Let’s say, for a moment, that you’ve just realized you might need some help feeling okay on a daily basis. You might still have some reservations about seeing yourself as mentally ill, but it feels like you really need to make a change. So you start looking up your options– not just what kind of doctor or therapist you might see, but also what kind of things they might offer you. At first it seems like you have a lot of options; but as you read more, you realize that many of these choices are, ultimately, really similar to one another.
Still unsure, you go in and get assessed by a psychiatrist. They tell you to come back, and fill out some forms in the meantime. And at the end of your second appointment they diagnose you with obsessive-compulsive disorder, or OCD. They recommend a medication, and you start a small dose. Months later, you’re on a bigger dose, but you’re not really happy with the results. You can’t tell if the medication is working, and this doesn’t seem like a good sign.
Medication options for OCD have been notoriously limited, especially since the 1990s. Or, at least, they seem that way to those of us who haven’t gone to medical school and practiced in psychiatry for years. So the patient experience can feel a bit like putting on a blindfold and being led around a room, with no choice but to trust the person walking with you. The medication options have names like planets in a SciFi movie: Zoloft, Lexapro, Paxil.
Almost all of these are in the same class of drugs: the selective serotonin reuptake inhibitors, or SSRIs. Along with exposure and response prevention (ERP) therapy, SSRIs are the first-line treatment for OCD, many other anxiety disorders, and depression. And even though they give partial relief to 40-60% of OCD patients, they aren’t enough for many people.
When accessible, a combination of medication and behavioral therapy– ERP is the most-researched form for OCD– is more likely to work for many people. But no single strategy will work for everyone, and few people achieve full remission from OCD with current options.
Whether or not full remission is the goal, sometimes we can’t help wondering if there aren’t other worthy options out there somewhere. Luckily there are researchers around the world asking the same question. And that curiosity translates to hard work every day.
Whether a new option is meant to become someone’s primary treatment or a supplement to what they’re already doing, there’s plenty of unexplored territory. Our understanding of the brain is still in its earlier stages, but a few key discoveries have led to groundbreaking change in many other conditions.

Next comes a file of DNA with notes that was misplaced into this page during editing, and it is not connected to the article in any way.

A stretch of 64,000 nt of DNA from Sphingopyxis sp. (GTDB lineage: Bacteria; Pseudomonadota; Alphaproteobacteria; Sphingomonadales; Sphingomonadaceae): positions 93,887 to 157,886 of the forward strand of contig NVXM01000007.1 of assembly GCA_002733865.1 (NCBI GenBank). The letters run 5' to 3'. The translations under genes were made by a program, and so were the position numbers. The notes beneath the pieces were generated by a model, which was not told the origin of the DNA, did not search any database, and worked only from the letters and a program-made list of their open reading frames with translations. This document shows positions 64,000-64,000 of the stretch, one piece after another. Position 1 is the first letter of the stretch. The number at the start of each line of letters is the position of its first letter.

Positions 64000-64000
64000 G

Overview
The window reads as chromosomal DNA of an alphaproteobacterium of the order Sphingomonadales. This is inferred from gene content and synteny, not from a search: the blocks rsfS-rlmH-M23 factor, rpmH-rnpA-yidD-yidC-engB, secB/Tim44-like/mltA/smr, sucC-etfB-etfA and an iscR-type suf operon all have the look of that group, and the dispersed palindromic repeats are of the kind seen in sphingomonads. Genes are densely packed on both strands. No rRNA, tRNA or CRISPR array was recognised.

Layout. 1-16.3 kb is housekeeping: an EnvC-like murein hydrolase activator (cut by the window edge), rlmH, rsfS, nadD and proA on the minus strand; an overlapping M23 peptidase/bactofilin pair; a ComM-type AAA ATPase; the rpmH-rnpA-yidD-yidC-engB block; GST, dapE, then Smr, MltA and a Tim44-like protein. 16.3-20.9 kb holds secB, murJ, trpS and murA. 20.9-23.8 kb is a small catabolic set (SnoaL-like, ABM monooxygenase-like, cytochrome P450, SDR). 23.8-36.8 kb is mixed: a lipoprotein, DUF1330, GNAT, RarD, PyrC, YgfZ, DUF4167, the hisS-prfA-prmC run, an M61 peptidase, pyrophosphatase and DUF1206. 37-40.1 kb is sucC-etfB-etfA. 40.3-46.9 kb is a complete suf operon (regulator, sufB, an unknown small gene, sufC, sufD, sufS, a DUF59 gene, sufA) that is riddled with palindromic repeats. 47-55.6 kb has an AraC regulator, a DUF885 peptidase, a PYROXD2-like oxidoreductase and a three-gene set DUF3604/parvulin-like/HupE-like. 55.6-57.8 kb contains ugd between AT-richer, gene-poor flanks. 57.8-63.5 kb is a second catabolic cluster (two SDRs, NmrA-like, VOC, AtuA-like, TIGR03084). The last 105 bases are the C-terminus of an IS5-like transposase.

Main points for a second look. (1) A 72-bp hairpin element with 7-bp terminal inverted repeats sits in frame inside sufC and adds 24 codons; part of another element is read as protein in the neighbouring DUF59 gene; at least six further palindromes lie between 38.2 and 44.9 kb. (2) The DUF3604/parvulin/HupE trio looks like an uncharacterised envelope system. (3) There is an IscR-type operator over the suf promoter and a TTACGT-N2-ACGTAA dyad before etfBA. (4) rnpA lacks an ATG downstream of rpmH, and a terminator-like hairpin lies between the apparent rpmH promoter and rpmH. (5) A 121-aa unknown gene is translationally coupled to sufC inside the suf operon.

One particularly interesting frontier is adjunctive treatment. This is a fancy way of saying it’s added to the primary treatment(s). So if someone on an SSRI who’s doing ERP every week decides to add a small dose of an atypical antipsychotic, that drug is a form of adjunctive treatment. Sometimes doctors take this route when looking for significant impact with minimal side effects.
Adjunctive treatment also tends to mean minimal or no change to someone’s primary treatment, which can be appealing to those who aren’t looking to take on the risk of significant changes in quality of life. Sometimes people end up feeling worse when they discontinue their primary treatment or get withdrawal symptoms after tapering off of higher doses. But adding an adjunctive treatment allows for continuation of the primary treatment, and doesn’t carry these risks.
Most of us at nOCD have OCD, so we’re excited about any new research. But because there hasn’t been any new medication for OCD since 1997, the news that a pharmaceutical company was conducting a clinical trial of a novel drug for OCD certainly grabbed our attention.
We ended up partnering with that company, Biohaven Pharmaceuticals, to help them educate people about the clinical trial. They’re investigating BHV-4157, a glutamate modulator. Glutamate is a neurotransmitter, like serotonin and dopamine, but there haven’t been many medications that work on glutamate. Since there’s a growing body of evidence that glutamate dysregulation could be involved in producing some OCD symptoms, Biohaven is conducting a phase 2/3 trial of BHV-4157 for OCD.
It’s always been really difficult for research teams to recruit participants, partly because of the challenges of finding the appropriate participants and partly because there’s always a lot of hesitation around trials of new psychiatric medications. And we certainly understand this hesitation: what, if anything, will change for someone who decides to take this medication? Will there be positive effects, side effects, or both?
Although these questions depend on the individual, another one we keep getting is easier to answer. Lots of people reach wondering whether they’ll have to change their current treatment. What if I feel okay on this SSRI but I have never felt like I’m feeling the best I could? Will I be able to stay in therapy? And do I have to risk going back to the worst place I’ve been at with my OCD symptoms?
Because BHV-4157 is being studied as an adjunctive treatment, it’s added on to the current treatment regimen. In the clinical trial, someone will either get the investigational medication or a placebo (like a sugar pill) added to their primary medication. They won’t need to discontinue the drug they’re already taking, and being in therapy is certainly not a disqualification for the study.
We hope the answer to this common question might help people feel at ease about exploring the clinical trial further. Whether this potential new medication works or not, all participants in this study will be key parts of the journey toward better OCD treatment options for people around the world. If you’re interested in receiving more information from a research site near you, please click below!